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Hernease Davis presents her healing process with “...new love”

By Emily Rosenberg


Hernease Davis, a photo-based artist, gave a presentation on her artistic process and art as a form of self care, in the Ecumenical Center March 1 sponsored by the Mazmanian Art Gallery and Arts & Ideas.


Her exhibition “...We’ll Have to Make New Love” in Mazmanian Art Gallery opened March 1 and will close March 30th.


Davis is a multimedia artist who uses photograms, cyanotypes on fabric, crochet, and sound

installations. She teaches in the MFA program of the visual studies workshop in Rochester, New York. Her work has appeared in numerous exhibitions, including the International Center of Photography in New York City, Tiger Strike Asteroid in Brooklyn, and now Framingham State.


She had also been featured in Front Runner Magazine and Lensculture.


Davis has been crafting her practice into a psychological space where she may safely confront emotional scars, Ellie Krakow, director of the Mazmanian Art Gallery said in her introduction.


Davis began the lecture by discussing her residency at Elizabeth Foundation in New York City. She said she and her fellow artists at the foundation were nicknamed the “quarantine cohort,” because they were the 2019-20 residents. As they prepared for an exhibition, the building locked down and they worked remotely for the first time.


In lockdown, Davis used her kitchen floor in her apartment to work on large canvas pieces, and a yoga mat in her living room to work on felt pieces, she said.


A cyanotype is a photo process, she said. She said what makes cyanotypes “unique” is that it requires UV light force to activate the chemistry that turns the surface a blue color. Then the photo is developed using water and non-toxic gasses.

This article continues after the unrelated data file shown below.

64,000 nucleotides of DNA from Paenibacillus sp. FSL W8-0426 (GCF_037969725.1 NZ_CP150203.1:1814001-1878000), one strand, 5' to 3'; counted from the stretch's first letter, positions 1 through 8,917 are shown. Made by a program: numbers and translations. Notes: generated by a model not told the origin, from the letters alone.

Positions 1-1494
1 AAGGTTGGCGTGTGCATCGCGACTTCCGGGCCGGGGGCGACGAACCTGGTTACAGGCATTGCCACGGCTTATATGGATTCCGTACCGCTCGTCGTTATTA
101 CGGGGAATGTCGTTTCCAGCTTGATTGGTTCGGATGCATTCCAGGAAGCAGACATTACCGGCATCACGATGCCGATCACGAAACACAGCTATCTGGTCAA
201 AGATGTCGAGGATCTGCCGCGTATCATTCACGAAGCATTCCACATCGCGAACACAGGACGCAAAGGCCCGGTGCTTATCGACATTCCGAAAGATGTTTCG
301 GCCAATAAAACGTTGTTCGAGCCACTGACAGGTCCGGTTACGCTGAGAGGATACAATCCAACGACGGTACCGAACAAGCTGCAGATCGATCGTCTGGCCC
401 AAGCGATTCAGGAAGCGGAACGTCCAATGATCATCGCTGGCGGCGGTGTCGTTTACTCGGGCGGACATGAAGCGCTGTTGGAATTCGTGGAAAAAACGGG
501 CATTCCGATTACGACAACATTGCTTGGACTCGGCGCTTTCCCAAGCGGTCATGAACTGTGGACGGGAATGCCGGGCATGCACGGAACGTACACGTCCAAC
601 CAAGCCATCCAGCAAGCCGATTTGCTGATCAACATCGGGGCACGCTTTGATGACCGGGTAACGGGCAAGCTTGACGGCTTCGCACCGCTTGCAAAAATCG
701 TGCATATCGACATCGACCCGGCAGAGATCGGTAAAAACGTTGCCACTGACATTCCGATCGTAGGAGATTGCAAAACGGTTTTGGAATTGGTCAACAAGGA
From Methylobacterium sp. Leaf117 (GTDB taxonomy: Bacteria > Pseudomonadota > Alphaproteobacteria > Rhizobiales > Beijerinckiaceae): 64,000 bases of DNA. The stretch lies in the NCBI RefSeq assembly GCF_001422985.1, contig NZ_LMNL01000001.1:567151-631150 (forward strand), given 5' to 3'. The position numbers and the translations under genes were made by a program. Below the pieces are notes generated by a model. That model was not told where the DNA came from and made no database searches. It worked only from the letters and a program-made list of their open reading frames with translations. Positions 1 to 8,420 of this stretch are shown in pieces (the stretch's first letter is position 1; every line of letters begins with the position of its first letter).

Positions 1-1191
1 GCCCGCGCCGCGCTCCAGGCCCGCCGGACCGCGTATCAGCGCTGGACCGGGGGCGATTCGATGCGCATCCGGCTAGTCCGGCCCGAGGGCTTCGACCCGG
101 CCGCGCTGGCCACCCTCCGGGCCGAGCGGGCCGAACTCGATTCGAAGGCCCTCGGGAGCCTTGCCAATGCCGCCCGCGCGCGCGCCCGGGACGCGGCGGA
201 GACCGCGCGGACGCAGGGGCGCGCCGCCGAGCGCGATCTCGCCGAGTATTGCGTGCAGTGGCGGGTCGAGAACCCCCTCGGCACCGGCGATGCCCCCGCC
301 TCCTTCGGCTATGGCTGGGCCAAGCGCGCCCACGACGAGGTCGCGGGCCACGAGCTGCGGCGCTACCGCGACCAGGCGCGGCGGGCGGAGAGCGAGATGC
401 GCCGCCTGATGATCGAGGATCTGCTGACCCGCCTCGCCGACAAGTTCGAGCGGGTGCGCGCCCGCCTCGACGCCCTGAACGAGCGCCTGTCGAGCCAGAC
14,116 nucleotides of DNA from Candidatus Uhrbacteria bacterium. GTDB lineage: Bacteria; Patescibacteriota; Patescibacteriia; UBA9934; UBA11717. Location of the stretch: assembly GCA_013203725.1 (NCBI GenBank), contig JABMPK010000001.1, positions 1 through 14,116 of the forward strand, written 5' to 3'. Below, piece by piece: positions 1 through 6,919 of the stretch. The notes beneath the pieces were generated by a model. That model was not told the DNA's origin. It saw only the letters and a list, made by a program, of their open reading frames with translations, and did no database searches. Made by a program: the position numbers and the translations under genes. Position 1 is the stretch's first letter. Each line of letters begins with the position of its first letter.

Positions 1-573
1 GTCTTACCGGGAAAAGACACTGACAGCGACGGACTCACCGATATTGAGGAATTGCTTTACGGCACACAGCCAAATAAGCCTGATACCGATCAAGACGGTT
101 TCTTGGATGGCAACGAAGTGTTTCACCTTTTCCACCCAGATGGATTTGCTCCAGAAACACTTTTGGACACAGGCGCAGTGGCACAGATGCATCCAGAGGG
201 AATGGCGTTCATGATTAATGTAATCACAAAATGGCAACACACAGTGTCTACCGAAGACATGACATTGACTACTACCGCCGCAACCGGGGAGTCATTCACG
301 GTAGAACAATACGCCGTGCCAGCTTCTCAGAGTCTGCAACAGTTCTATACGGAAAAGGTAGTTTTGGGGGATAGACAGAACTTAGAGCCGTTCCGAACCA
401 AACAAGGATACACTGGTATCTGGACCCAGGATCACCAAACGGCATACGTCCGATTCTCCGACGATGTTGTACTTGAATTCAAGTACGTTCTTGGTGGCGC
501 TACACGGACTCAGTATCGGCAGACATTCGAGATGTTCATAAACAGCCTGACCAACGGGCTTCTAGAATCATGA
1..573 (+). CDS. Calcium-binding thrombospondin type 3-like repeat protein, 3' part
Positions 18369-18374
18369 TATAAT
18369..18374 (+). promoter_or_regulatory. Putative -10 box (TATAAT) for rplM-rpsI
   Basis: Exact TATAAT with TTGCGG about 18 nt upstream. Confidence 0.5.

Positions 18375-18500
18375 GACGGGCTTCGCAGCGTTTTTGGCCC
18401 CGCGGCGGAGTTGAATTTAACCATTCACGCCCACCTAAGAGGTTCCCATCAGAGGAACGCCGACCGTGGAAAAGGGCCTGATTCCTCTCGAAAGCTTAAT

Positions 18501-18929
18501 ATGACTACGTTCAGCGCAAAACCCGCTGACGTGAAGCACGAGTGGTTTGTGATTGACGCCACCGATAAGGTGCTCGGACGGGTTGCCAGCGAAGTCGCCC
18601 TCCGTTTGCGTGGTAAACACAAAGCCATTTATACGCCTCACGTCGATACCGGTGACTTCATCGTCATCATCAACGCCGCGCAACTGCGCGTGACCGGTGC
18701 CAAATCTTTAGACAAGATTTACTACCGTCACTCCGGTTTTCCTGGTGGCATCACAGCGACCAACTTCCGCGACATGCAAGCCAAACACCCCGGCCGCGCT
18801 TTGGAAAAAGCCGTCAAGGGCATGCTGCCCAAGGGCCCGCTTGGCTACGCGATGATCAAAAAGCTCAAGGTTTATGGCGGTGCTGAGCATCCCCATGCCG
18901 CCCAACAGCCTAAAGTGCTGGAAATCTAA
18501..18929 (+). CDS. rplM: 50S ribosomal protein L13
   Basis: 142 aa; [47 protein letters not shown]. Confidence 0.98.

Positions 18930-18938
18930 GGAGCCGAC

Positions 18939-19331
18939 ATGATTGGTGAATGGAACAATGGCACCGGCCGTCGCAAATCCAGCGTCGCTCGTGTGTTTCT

A photogram is a photograph made without a camera by placing objects directly onto a light sensitive surface.


Davis said while discussing the process of making art, she likes to “accept the inherent mistakes and imperfections.


“I used to be a very meticulous – black and white – printer where controlling the process from beginning to end was extremely satisfying, and very important and it worked for me until it didn’t. And it kind of mirrored how my life was happening outside of the darkroom,” she said.


Davis then discussed her work “A Womb of my own (mistakes were made in development),” a series of photograms. She used the term “acute traumatic situations” to describe the experiences that led her to rethink her work.


She said the title of the series is a metaphor, but also describes what literally happened.


Davis pointed to a black and white photogram which expressed the outline of a woman’s body. She said this was created from a damaged photo negative from a roll of [lm she loaded incorrectly.


Initially, she was upset with herself but she decided to continue and made a contact sheet – a way of printing out the negative and viewing the exposures, she said.


“I realized that the frames that were the most damaged were my favorites.” Davis said. “I felt this visceral reaction of feeling like I failed myself, that I lost that image, but I now had an image that did not look anything how I expected.”


Some of the works in the series are contact prints, the size of her body, and large enough for her to lie down and “use the surface to deal with the acute traumatic situation” that was happening in her life, she said.


Davis said she blacks out her living room, and does what she needs to do such as pray, meditate, or listen to a podcast. Then when she is ready to lie down, there is a strobe light in the corner of the room that is wirelessly triggered. She said she does not plan what her body will do.


“It’s chronological but it’s also sort of like a journal entry,” she said.